What does it mean to be black in America, to exist as a dark physical body, a "colored" voice, a stigmatized being in a society that sees, hears, and acts according to a set of bleaching assumptions? Versions of that question have echoed across our historical landscape ever since James-town, but rarely have they figured so forcibly as in the 1890s, when the Supreme Court upheld Ferguson over Plessy, Jim Crow laws spread through the South, degenerationists elaborated the "problem of the Negro," imperialists hoisted the "white man's burden" of "little brown brothers" abroad, and racial lynching peaked at an all-time high that incited a national scandal. Any radical hopes for Reconstruction after the Civil War had long since vanished by the years of the fin de siècle. And a century later, the gains of a "Second Reconstruction" movement for civil rights have likewise eroded, with unparalleled "hypersegregation" accentuating new patterns of black poverty, unemployment, family disintegration, homelessness, and addiction.1 Being black, in other words, has meant—and, to a considerable degree, continues to mean—being excluded from white society, white prerogatives, even white discourse itself, in a process whose effects insidiously appear to legitimate the very causes that produce them.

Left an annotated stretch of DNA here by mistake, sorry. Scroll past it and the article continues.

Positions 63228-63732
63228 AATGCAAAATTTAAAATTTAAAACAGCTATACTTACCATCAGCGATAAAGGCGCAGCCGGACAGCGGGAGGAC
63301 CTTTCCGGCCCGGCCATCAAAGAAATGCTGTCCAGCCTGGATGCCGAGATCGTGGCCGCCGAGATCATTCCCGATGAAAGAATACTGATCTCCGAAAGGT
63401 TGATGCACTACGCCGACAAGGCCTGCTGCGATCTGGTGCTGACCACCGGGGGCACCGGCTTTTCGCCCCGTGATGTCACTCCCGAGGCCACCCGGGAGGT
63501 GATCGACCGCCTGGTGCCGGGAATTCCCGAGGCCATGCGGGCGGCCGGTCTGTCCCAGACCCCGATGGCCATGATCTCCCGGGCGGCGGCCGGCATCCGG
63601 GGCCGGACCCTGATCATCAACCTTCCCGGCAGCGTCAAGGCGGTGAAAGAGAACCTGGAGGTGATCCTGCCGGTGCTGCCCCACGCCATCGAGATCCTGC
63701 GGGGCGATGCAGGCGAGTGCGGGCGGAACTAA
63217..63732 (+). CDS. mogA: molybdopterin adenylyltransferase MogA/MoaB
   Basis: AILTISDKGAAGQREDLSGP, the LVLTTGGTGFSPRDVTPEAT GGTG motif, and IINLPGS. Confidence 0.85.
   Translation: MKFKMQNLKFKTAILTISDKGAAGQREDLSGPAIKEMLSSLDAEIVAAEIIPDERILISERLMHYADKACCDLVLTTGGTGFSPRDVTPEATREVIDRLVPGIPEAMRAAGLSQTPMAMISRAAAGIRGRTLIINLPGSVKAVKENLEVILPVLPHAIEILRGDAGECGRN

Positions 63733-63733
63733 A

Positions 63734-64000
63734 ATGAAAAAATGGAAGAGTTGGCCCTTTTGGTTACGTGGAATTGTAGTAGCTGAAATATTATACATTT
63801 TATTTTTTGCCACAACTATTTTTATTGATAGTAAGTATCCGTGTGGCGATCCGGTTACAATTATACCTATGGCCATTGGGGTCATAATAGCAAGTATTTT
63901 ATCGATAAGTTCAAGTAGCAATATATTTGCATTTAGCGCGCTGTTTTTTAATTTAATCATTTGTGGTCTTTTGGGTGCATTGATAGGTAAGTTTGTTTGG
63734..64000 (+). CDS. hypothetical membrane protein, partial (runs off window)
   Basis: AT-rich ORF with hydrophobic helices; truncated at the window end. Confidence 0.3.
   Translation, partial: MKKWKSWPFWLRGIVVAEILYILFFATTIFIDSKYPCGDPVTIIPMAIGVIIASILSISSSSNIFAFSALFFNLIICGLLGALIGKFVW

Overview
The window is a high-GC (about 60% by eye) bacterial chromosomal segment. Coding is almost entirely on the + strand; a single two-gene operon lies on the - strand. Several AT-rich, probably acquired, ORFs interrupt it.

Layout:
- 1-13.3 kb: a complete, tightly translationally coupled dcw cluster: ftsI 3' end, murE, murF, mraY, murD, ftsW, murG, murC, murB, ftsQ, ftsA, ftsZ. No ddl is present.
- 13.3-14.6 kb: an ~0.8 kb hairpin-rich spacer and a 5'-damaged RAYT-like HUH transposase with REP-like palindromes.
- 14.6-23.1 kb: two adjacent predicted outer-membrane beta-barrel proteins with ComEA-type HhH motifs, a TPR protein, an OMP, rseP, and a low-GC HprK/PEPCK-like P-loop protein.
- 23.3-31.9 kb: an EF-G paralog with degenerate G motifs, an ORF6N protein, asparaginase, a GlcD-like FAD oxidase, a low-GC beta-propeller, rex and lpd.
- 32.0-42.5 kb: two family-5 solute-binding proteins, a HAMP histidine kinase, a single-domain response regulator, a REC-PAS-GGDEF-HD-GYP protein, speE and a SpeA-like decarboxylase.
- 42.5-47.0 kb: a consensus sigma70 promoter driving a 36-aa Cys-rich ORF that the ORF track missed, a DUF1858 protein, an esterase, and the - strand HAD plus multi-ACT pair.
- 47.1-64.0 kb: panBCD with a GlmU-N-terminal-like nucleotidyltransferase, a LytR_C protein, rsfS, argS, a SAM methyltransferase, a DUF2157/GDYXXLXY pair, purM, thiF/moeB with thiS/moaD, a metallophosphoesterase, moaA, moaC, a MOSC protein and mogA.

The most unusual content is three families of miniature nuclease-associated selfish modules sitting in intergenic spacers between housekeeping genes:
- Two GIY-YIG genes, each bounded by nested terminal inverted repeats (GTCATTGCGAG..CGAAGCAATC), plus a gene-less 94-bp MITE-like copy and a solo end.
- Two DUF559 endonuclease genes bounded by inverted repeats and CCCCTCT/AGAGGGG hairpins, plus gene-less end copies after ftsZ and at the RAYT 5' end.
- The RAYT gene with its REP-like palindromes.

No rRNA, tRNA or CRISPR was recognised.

1. C. Vann Woodward first warned of this unsettling repetition of nineteenth-century patterns in his 1965 suggestion that the civil rights movement might constitute a "Second Reconstruction" (Woodward, "From the First Reconstruction to the Second," Harper's Magazine, Apr. 1965, pp. 127-33). In his recent reassessment of the troubling implications of that prediction, he notes how ghetto speech is growing more distinct from standard English: "The result is a vicious circle in which the longer blacks are made victims of the white stereotypes that foster hypersegregation, the more they appear to conform to the stereotypes that were used to justify segregation in the first place, and the deeper victims sink in isolation" (Woodward, "The Crisis of Caste," The New Republic, 6 Nov. 1989, p. 44).